- About LogicMonitor
- Cloud Monitoring
- Collector Overview
- Collector Installation
- Collector Management
- Collector Failover
- Collector Configurations
- Collector Troubleshooting
- Collector Groups
- Dashboards and Widgets
- Getting Started
- LM Service Insight
- Rest API Developers Guide
- RPC API Developers Guide - Deprecated
- Servicenow CMDB Integration
- Terminology and Syntax
The amount of data that can be monitored by one Collector depends on the Collector’s configuration and resources. You can monitor the load and capacity of your Collector using the Collector monitoring facilities of LogicMonitor. If you have a large environment, and are experiencing alerts on the Unavailable Task Rate datasource of your Collectors, you may need to tune your Collector to increase its monitoring capacity.
Device Capacity Limits
The following are representative measures of the capacity of differently sized Collectors of version GD 24.000 or later, measured in terms of a “standard device.” The “standard device” assumes there are 50 instances collected by each protocol, checked with a 2 minute frequency. Additionally, the capacity is dependent on the number of instances that need to be discovered for each monitored device. For instance, if each device is a load balancer with 10,000 instances, the Collector capacity will be lower. Similarly, if each device is a switch with hundreds of interfaces, the Collector capacity may be lower because it is limited by discovery.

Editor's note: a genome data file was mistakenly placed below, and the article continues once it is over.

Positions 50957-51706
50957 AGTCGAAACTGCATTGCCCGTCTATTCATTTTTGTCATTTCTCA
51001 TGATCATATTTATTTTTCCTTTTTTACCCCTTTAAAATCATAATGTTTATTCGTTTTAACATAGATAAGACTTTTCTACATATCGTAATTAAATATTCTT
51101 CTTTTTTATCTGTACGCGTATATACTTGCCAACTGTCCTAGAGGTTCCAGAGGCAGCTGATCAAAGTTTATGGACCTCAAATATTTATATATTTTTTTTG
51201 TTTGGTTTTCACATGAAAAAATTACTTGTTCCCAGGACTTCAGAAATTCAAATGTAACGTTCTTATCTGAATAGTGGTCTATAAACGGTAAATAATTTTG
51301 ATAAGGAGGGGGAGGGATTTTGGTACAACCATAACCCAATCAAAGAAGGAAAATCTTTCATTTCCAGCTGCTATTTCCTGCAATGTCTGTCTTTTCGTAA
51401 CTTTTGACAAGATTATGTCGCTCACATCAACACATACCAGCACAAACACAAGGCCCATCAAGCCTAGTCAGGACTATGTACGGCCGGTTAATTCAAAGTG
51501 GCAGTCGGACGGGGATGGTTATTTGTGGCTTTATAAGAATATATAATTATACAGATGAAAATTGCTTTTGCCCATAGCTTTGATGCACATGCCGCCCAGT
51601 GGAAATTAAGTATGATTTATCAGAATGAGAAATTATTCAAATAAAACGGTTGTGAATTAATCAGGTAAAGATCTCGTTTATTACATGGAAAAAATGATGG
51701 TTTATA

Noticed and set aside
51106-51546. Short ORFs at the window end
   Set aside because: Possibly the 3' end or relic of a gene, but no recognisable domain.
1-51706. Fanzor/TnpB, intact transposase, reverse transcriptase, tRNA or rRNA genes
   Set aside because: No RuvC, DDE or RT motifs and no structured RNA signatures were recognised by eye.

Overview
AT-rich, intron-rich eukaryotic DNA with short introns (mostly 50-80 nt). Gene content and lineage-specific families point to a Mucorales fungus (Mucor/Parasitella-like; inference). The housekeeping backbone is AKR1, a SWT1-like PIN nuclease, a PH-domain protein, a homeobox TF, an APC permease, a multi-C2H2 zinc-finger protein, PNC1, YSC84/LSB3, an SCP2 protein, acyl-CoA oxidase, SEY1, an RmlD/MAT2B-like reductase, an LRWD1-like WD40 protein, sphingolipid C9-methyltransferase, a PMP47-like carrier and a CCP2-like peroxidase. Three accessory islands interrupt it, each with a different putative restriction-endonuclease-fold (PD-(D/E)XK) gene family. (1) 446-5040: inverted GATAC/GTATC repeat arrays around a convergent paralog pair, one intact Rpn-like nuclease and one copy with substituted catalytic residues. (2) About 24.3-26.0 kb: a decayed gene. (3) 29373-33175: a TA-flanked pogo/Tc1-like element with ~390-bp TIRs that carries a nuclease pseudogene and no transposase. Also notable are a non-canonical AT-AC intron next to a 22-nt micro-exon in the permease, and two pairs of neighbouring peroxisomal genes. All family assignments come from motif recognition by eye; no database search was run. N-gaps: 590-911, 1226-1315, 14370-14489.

- If your Collector will be running on an Amazon EC2 instance, we recommend using a fixed performance instance type (e.g. M3, C3) instead of a credit based instance type (e.g. T2).
- While we strive to ensure that these measures are as accurate as possible, these are estimates and they may not be accurate for every production environment. These measures are subject to change.
- The Nano Collector size is not included in the following tables. This is due to the fact that the Nano Collector is intended for testing purposes. As such, no recommended device-count capacity has been assigned to it.
- Collectors using JDK 11 (28.400 and up) will see roughly 10% more memory and CPU usage than previous JDK 8 Collectors on the same hardware. We are working to improve this in future versions.
*Collector System Memory Requirements in a VM Environment
Part of a Collector’s system memory allocation is devoted to SSE (Standalone Script Engine), which is enabled by default and used to execute script DataSources. In a non-VM environment, if there is not enough memory, the Collector won’t initiate SSE and will instead execute script DataSources in the Agent. However, if the Collector is executed in a VM, because the OS indicates there is free memory, this safeguard can be overridden. This burst memory capacity in VMs can increase memory use above the system memory requirements listed previously. Although this can happen for Collector of any size, it is far more likely to happen to small Collectors.